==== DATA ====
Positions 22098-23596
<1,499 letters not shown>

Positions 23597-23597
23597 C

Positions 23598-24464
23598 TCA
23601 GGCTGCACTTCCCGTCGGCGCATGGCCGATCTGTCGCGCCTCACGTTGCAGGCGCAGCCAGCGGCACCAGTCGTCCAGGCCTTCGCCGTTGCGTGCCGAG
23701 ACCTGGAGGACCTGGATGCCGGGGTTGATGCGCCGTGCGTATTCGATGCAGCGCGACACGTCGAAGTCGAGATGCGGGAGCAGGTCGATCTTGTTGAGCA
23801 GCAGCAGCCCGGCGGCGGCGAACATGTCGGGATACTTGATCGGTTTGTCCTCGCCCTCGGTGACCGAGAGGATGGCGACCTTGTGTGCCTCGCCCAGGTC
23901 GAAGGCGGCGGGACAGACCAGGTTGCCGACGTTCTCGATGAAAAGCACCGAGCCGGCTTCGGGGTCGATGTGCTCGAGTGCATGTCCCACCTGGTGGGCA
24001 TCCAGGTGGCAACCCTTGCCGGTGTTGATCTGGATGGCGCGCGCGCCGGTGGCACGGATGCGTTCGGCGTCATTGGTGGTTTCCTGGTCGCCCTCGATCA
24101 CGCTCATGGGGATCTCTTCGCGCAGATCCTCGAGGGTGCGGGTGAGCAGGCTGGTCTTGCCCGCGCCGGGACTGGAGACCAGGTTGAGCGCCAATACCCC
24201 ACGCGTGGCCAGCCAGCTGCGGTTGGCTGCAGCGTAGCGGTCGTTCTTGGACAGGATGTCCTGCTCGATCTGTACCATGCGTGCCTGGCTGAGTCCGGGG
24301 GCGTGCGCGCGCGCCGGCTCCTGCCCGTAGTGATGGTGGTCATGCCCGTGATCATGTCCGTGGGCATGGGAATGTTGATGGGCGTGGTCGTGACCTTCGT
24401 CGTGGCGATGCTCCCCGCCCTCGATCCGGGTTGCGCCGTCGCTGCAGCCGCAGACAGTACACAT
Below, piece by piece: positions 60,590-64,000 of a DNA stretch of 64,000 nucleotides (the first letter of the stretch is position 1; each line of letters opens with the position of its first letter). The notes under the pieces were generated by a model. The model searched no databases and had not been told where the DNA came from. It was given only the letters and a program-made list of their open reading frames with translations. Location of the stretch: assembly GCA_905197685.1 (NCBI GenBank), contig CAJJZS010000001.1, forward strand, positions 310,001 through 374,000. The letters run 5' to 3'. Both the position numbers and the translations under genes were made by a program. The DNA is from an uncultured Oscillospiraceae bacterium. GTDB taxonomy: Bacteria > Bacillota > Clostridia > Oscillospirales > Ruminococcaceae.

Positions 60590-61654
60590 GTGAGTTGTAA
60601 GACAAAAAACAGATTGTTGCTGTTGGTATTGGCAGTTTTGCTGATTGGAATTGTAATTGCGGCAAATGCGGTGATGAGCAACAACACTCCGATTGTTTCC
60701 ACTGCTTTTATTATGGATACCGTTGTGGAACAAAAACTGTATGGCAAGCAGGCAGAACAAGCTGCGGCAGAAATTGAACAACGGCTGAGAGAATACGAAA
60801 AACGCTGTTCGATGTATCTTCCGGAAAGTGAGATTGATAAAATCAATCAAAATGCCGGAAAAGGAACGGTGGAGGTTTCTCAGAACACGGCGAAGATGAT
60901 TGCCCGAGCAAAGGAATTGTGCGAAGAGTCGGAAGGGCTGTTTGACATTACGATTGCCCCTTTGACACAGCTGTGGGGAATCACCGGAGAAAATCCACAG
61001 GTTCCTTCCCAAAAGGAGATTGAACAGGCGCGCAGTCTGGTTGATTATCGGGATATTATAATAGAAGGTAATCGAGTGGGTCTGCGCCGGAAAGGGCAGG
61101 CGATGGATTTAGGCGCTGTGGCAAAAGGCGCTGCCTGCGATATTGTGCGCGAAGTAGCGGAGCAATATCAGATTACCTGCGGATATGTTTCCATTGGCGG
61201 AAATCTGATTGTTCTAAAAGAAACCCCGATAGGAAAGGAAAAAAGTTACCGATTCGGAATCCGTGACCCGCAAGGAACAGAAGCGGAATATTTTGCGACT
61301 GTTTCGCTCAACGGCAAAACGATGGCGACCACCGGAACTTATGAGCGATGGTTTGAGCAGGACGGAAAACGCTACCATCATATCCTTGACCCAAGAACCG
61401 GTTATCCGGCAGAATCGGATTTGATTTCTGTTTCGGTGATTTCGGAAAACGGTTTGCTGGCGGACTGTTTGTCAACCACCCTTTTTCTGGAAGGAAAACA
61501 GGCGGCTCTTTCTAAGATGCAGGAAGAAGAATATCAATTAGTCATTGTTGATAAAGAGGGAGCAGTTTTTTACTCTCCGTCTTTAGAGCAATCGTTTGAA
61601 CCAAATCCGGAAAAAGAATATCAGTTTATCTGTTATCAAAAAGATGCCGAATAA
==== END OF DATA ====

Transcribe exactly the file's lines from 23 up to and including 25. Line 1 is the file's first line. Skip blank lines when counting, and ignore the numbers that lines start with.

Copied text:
61001 GTTCCTTCCCAAAAGGAGATTGAACAGGCGCGCAGTCTGGTTGATTATCGGGATATTATAATAGAAGGTAATCGAGTGGGTCTGCGCCGGAAAGGGCAGG
61101 CGATGGATTTAGGCGCTGTGGCAAAAGGCGCTGCCTGCGATATTGTGCGCGAAGTAGCGGAGCAATATCAGATTACCTGCGGATATGTTTCCATTGGCGG
61201 AAATCTGATTGTTCTAAAAGAAACCCCGATAGGAAAGGAAAAAAGTTACCGATTCGGAATCCGTGACCCGCAAGGAACAGAAGCGGAATATTTTGCGACT